In the year 2000, veterans of Zimbabwe’s liberation struggle against white minority rule started occupying white-owned farms, thereby setting in motion a process which came to be simultaneously labelled  the Third Chimurenga (Revolutionary Struggle), “Jambanja” (Chaos) or simply land repossessions by a polarized political community within the country and abroad. Prime land, which had belonged to the minority whites was being re-taken via a combination of statutes, rhetoric and militant actions involving politicians, youths, peasants, and activists buoyed by the exigent need to end the unequal distribution of land and other national historical imbalances.  Officially, Zimbabwe had entered the decolonial phase of land reform.  So much has been said and written about this period across several disciplines. Nearly two decades later, the spectra of land reform in Zimbabwe remains and there is need for a scholarly re-audit of the process.

The proposed “Beyond” the Land Reform in Zimbabwe Conference seeks to present the   latest   research   and   debates   on   developments    following    the   country’s radical re-configurations of its land and agrarian questions.  The focus is on the challenges, successes, predictions and discourses that have ensued from the program in light of the multifaceted changes obtaining in Southern Africa and beyond. These include shifts in the global political terrain, the emerging   politics of resource nationalism, increased migration, technological advances, climate    change, and   population    growth. The   conference   therefore   attracts presentations from multiple fields in the humanities and social sciences and allows for inter- and multi-disciplinary conversations.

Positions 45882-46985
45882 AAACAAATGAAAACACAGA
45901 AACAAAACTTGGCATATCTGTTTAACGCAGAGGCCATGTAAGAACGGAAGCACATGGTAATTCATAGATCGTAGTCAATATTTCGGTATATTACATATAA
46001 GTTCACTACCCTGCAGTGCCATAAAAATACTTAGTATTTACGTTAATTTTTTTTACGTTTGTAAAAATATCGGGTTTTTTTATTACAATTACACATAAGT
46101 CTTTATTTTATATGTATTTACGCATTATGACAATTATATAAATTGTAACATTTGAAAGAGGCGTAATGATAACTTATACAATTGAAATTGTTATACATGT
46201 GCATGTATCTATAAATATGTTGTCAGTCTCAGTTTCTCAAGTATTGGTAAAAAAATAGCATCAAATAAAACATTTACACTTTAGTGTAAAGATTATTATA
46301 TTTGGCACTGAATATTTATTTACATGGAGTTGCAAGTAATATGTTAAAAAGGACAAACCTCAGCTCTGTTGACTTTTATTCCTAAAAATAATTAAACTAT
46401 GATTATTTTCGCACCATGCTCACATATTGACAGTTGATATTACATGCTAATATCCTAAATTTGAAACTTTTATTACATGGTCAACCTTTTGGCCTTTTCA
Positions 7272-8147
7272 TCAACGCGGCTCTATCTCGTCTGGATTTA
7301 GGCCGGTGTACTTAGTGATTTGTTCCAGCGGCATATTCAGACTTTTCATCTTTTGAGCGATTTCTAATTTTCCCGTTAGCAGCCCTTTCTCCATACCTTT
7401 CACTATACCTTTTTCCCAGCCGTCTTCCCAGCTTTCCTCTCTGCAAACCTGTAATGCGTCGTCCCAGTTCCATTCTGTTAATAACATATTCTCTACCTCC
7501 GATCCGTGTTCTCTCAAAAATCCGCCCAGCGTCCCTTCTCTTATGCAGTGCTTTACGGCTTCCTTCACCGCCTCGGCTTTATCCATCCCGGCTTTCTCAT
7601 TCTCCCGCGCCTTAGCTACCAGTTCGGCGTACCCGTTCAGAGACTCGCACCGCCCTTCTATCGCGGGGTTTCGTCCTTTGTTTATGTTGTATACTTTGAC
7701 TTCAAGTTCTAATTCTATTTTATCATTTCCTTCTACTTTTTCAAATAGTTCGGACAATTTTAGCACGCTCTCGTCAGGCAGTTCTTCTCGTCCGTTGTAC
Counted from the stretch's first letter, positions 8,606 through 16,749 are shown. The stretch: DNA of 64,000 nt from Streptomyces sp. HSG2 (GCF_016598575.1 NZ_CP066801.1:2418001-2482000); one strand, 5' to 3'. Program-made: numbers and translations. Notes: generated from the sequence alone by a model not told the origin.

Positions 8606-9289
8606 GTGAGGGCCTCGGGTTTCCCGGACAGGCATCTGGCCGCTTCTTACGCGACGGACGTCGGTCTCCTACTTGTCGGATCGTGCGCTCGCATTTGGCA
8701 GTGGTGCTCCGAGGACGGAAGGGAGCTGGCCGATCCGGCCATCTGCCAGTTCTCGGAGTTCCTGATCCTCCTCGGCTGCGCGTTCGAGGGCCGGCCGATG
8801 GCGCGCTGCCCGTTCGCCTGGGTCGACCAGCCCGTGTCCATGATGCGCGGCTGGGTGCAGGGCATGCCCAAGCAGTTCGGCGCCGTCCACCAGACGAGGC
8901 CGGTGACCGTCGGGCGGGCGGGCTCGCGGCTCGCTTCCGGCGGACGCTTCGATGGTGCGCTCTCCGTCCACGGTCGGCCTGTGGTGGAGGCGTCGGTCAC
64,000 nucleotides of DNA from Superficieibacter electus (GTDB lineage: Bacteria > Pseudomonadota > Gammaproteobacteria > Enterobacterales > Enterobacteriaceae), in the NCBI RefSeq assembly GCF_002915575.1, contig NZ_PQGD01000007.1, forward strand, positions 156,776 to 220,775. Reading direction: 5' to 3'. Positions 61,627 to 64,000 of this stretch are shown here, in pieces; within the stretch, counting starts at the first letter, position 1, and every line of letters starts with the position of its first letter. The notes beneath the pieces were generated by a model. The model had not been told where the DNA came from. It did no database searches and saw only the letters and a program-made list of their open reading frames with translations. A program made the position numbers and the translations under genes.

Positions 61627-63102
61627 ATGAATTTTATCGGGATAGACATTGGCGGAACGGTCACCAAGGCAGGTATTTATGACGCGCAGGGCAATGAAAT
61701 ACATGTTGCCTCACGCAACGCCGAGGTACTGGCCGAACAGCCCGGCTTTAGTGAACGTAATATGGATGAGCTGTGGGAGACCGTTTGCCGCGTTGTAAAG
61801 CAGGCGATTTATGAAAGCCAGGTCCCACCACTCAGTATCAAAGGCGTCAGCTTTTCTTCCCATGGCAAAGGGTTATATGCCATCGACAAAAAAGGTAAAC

Conference Themes

Presentations will evolve around a number of themes on the land reform. Among these include:

  • Livelihoods and land
  • Land and Migration
  • Emerging politics of land and reform in Southern Africa
  • Recent social histories of resettled lands
  • Land reform history lessons for Southern Africa
  • The historical character of land reform in Zimbabwe
  • Public-Private ownership
  • Command agriculture
  • Land reform and sustainable development
  • Conflicts among the new farmers
  • Religious perspectives on Zimbabwe’s land reform
  • Land reform and its implications on diverse cultures
  • Church beneficiaries of land
  • Political theology of Zimbabwe’s land reform
  • Religious debate on land reform
  • Land reform and Zimbabwean spirituality
  • Literary and media discourse on the land reform
  • Land reform and the dynamics of natural resource conservation and preservation
  • Land reform and archaeological sites in Zimbabwe
  • The historical con-texts of land reform
  • Linguistics and the land reform
  • Land rights, their inflections (other associated struggles) and infractions

Abstract and submission process

Abstracts of between 250 and 350 words should be submitted to msshumbam2@gmail.com &  lrczim@gmail.com by the 15th of May 2017. In addition, authors should send their full contact details (title, name, address, email-address, telephone and institutional affiliation). These should appear below the abstract.

Publication of papers

We envisage a common publication, such as a special journal issue or an edited book, using selected conference papers.

Important dates

Due date for abstracts: 30 May 2017

Feedback on abstracts: 15 June 2017

Due date for full papers: 15 August 2017

Conference date: 29 September 2017

Registration fees

The conference registration fee is $100. This will cover conference material as well as meals for the duration of the conference.

Venue: Midlands State University, Zimbabwe, Zvishavane Campus

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